The traditional school year has begun, and we can all conjure up images of our nation’s future striding confidently into our school buildings each morning, ready for the adventure that awaits.
When I walked to school in the 1970s, I have frequent memories of briskly following my sister who had a much longer stride than I, anxious that I might lose her in the thick LA smog. Yet, when we got to school, we’d go our separate ways, and I would settle into my classroom that I didn’t realize at the time could have an air quality 200 times worse than that outside. Regulations are improving LA’s air quality in general, but we still rank in the top 5 cities in the country with the worst air quality based on ozone and air particulates.
Change is slow when it comes to school buildings as well. Unless you are lucky enough to attend one of the newer buildings that have sprung up, most of our schools are aging or old, few are deep cleaned more than once or twice a year with regular cleaning consisting of little more than taking out the trash. Painting or replacing ceiling tiles follow a glacial repair schedule. The walls often use an ‘institutional palate’ that neither inspires nor hides the dirt well. Teachers cover it as best they can with student work or posters from conferences attended.
Across America, we send our children, our most precious hope for the future, into often toxic environments and expect them to focus, stay alert, listen attentively, and engage with their classmates and teachers. Our children deserve better. The environment in which they learn is just as important as what they learn. We can transform our schools into spaces where children know they matter – they can see it all around them.
Every year schools across the country select service projects to create healthier spaces. The Green Apple Day of Service can be any day – it doesn’t have to be Earth Day. Pick your day to improve the health and well-being of your neighborhood school.
If you’re a school, you can sign up your project at www.greenapple.org. Follow the directions to get access to mini-grants to provide the supplies you need to get your project off the ground. If you want to support a project, you can look up projects in your neighborhood and show up to help.
This year, the projects listed online for Los Angeles are mostly garden-based. Some, like at Wilshire Crest Elementary, are not only caring for their existing plants, but planting more and creating multi-lingual signage that supports literacy as well as science. Ladera Ranch Elementary is planting for biodiversity, creating various ecosystems enhanced by a solar fountain and mural. Arroyo High School is growing organic vegetables to support their culinary arts classes.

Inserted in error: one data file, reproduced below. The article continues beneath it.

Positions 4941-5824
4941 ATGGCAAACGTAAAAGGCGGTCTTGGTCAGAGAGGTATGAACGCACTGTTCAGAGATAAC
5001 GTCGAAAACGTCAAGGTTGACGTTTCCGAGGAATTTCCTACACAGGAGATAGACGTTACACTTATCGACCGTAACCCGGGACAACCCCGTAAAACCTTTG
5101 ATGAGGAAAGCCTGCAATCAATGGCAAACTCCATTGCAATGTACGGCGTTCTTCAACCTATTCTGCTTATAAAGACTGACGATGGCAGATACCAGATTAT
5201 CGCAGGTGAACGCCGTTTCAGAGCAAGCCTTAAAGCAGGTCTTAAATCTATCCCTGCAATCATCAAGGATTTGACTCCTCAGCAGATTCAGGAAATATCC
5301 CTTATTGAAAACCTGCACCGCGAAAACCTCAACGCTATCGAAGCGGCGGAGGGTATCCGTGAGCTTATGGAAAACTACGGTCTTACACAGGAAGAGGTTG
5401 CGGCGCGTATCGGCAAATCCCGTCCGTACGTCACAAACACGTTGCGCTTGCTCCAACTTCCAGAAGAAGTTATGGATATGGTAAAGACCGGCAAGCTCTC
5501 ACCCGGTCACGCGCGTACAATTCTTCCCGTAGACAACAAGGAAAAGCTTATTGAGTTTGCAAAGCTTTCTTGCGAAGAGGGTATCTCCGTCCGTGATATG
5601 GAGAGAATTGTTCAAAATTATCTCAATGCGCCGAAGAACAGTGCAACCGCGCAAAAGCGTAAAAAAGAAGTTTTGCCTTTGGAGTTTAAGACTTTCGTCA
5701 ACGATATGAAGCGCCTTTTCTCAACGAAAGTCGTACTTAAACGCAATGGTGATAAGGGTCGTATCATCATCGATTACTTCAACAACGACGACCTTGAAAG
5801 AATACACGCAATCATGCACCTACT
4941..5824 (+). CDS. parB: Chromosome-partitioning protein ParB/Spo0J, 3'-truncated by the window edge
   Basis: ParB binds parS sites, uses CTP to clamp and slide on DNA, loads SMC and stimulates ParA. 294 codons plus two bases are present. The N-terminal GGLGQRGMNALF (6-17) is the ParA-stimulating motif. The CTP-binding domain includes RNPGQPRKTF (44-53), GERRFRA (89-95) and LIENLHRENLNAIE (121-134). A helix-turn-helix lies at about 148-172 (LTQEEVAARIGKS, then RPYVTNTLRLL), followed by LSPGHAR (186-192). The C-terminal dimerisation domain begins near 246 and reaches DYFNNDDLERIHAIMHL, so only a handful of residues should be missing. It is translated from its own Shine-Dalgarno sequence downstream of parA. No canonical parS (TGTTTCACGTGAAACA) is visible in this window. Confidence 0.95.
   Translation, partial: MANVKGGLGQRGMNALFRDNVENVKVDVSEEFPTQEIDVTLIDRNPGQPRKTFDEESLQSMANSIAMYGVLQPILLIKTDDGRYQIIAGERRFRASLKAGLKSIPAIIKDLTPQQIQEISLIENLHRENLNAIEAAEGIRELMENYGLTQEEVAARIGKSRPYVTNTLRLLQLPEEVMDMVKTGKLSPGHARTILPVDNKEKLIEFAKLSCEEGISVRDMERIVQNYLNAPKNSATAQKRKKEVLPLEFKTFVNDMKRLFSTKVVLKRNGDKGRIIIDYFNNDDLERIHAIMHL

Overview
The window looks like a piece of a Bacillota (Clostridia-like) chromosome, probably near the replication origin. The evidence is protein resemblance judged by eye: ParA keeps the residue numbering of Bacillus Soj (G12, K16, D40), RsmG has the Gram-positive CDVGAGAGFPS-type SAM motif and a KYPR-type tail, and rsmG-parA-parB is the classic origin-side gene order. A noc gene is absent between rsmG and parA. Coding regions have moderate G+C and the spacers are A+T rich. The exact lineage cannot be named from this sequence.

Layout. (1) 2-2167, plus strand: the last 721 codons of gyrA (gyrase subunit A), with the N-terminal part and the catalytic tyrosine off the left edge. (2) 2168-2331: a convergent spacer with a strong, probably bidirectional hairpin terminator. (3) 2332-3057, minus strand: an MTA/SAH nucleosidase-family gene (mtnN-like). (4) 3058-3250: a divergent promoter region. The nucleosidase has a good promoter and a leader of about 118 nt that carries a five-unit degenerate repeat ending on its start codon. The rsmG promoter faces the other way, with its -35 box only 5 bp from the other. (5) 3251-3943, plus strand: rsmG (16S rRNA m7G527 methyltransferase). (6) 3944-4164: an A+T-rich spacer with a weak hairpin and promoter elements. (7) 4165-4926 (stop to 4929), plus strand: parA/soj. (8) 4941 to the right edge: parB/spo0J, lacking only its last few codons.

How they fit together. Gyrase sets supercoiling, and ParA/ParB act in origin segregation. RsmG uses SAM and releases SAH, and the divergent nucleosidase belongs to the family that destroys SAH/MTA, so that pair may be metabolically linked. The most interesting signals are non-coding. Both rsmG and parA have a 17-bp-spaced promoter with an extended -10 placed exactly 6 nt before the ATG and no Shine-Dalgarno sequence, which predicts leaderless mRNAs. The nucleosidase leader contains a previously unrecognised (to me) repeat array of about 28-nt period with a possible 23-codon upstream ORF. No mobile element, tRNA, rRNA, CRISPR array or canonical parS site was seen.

Projects can surround students with inspiration, beauty, and natural learning spaces that bring the curriculum they learn in class to life. We can bust out the walls of our schools, creating learning spaces in every square foot of the campus, not only within the walls of the classroom.
Last year I helped a school create murals to inspire and reflect student work. Over the years, I have help projects to paint quotes from international thought-leaders. At one school we broke up concrete and created stream-like water features that resolved pooling and flooding areas on campus, moving water to catchment spaces for irrigation of the plants along the feature – a space where middle and high school students could sit under trees to talk and study.
We can create inspiring learning spaces and the USGBC-LA community is uniquely talented to help make it happen. If you’re inspired to improve the future, why not start with our K-12 students? Find out more about how you can support Green Apple Day projects and share what you are doing around Los Angeles with us and we just might post your photo [here].
Please join the conversation by contacting me directly at firstname.lastname@example.org or by commenting below and support USGBC-LA’s Green Apple Day here (include in the comment section where you would like your donation directed).